• This commercial for Snickers, featuring a man dressed as a cartoon dog getting cranky at people at the amusement park, becomes this after a 2013 incident where a similar situation happened with a man dressed as Cookie Monster in Times Square.
  • The Marlboro Man. There are, so far, at least four reasons why Marlboro cigarettes are occasionally called "cowboy killers."
  • This Wendy's snippet from 2002 (taken from a NextG Poop special) was Dave Thomas's last appearance before his passing. His last words? "See you later."
  • This Iran Air spot from 1978 (third spot in compilation) fits taking into account considering the Iranian Revolution the following year and especially the Iran Hostage Crisis that began in November 1979.
  • Verizon FiOS began airing a series of ads in which a fictional network had to choose whether to send former Pittsburgh Steelers quarterback and real-life FOX sportscaster Terry Bradshaw and a little girl. The girl gets the information in real time (using Fi OS, of course) and gets the call; forcing Terry to watch at home. The spot took a swerve into this trope when Bradshaw was unable to go to Super Bowl XLVIII because his father had died.
  • This eerily ironic Driving PSA with James Dean from The '50s.
  • This 2013 Audi commercial featuring Leonard Nimoy and his Spock successor Zachary Quinto racing to a golf club in different cars. At one point, Nimoy feigns weakness by coughing uncontrollably, repeating Spock's last words from Star Trek II. The following year, Nimoy got diagnosed with COPD (chronic obstructive pulmonary disease) due to years of smoking, which ultimately killed him in 2015.
  • Rolf Harris starred in a series of ads in 2000 for milk, starring as an animated version of himself. What was the tagline? The White Stuff. And some ads featured some unintentional innuendos as well. Needless to say, they become beyond painful to watch after his allegations of child molestation.
  • Back when Enron was viewed as a thriving corporation, they released a series of commercials with the theme "Ask Why?" Years later when Enron suddenly went Bankrupt shocking the country, the United States government asked them why? They got their answer when they discovered years of corporate fraud.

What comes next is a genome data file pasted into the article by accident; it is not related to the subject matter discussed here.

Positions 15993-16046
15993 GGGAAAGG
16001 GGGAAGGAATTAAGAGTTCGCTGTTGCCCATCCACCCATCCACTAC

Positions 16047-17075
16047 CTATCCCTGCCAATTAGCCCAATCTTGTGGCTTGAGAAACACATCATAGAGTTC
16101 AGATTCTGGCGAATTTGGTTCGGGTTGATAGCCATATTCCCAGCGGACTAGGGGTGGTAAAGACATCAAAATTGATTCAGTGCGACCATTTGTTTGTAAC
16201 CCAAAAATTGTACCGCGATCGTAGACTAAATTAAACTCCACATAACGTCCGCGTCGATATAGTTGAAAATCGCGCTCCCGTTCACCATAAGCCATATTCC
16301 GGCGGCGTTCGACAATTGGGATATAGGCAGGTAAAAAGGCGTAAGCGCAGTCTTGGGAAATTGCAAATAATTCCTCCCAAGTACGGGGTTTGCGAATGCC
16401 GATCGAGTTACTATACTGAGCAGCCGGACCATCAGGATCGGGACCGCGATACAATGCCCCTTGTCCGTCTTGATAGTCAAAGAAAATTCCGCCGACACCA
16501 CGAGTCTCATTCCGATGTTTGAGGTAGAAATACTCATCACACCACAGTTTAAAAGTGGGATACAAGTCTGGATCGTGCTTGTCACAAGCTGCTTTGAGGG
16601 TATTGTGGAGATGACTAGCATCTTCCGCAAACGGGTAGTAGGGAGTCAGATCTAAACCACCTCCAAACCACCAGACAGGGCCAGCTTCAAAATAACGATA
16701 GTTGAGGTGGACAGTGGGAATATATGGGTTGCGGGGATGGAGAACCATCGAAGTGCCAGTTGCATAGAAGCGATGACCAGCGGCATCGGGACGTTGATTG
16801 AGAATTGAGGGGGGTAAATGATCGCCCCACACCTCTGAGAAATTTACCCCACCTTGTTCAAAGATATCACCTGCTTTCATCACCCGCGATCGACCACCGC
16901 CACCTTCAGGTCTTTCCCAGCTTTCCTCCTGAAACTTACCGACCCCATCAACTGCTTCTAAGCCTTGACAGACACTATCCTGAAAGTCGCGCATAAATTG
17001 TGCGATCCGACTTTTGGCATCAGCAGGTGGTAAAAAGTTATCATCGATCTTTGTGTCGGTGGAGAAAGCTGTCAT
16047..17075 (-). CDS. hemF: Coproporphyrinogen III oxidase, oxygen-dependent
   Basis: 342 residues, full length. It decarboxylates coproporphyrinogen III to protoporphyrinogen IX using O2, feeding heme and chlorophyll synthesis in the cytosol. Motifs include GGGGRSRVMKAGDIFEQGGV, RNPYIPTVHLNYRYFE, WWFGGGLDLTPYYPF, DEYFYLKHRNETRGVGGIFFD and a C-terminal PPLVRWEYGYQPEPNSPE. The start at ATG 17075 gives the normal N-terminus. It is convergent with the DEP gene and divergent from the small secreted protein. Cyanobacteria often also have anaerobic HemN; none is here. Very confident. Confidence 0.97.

• Sony started a line of Take That! posters towards Microsoft after noticing the poor reception following the Xbox One's initial reveal. One of these claimed "The only red ring is the circle button," a jab at the Xbox 360's infamous Red Ring of Death issue. Launch day arrives, and... Well, let's just say things couldn't be more ironic.
  • See the man at around 0:14 in this 1995 McDonald's Monopoly commercial, who's waving the car key around? It was Jerry Colombo, who ended up winning a Dodge Viper from the contest. In a tragic twist of fate, Jerry was killed in a car accident three years after this commercial aired.
    • Even worse, Jerry was later revealed to be part of a massive fraud that rigged the Monopoly contest.
  • In the 1980s, Gary Glitter appeared in a series of adverts for the Young Persons Railcard. This was well before he was exposed as a paedophile and sex offender.
  • An animated commercial for Lyft that once aired on this very site has the protagonist become a Lyft driver after someone gets into her car, thinking it's his ride. In 2019, a college student in South Carolina called an Uber (a similar service and Lyft's main rival) and got into a car she thought was the one she called for. She ended up being murdered.

    Comic Strips 
  • A minor one. In Calvin and Hobbes, Calvin discusses how gross sliced lunch meat is (such as saying the skin is plastic) and that apples are dyed and waxed to enhance their appearance, but you're basically eating a candle. Apples are actually waxed with "food grade shellac" (which is the stuff found on some insect carapaces)... but instead of it being for appearance it's to help preservation.
  • One Bloom County strip sets up the punchline by saying that the local newspaper reported on a "heterosexual AIDS epidemic" that turned out to be a false alarm. ...Yeah.

  • The June 1993 Disney Adventures cover featured Michael Jackson carrying a delighted Pinocchio (his favorite Disney character, according to the magazine) on his shoulders. Two months later, Jackson was first accused of child molestation and in the years to come his Neverland Ranch would be compared to Pleasure Island, where young boys were free to play but had to pay a horrific price for their fun — including at his 2004-05 trial on a second set of charges. Similarly, all the "Pied Piper of Pop" accolades that flew around him in The '80s turned sour in the wake of the accusations, as people remembered what happened to the kids he enchanted. (A Cracked back cover in '93 spoofed this with Jackson as "The Pied Piper of Encino".)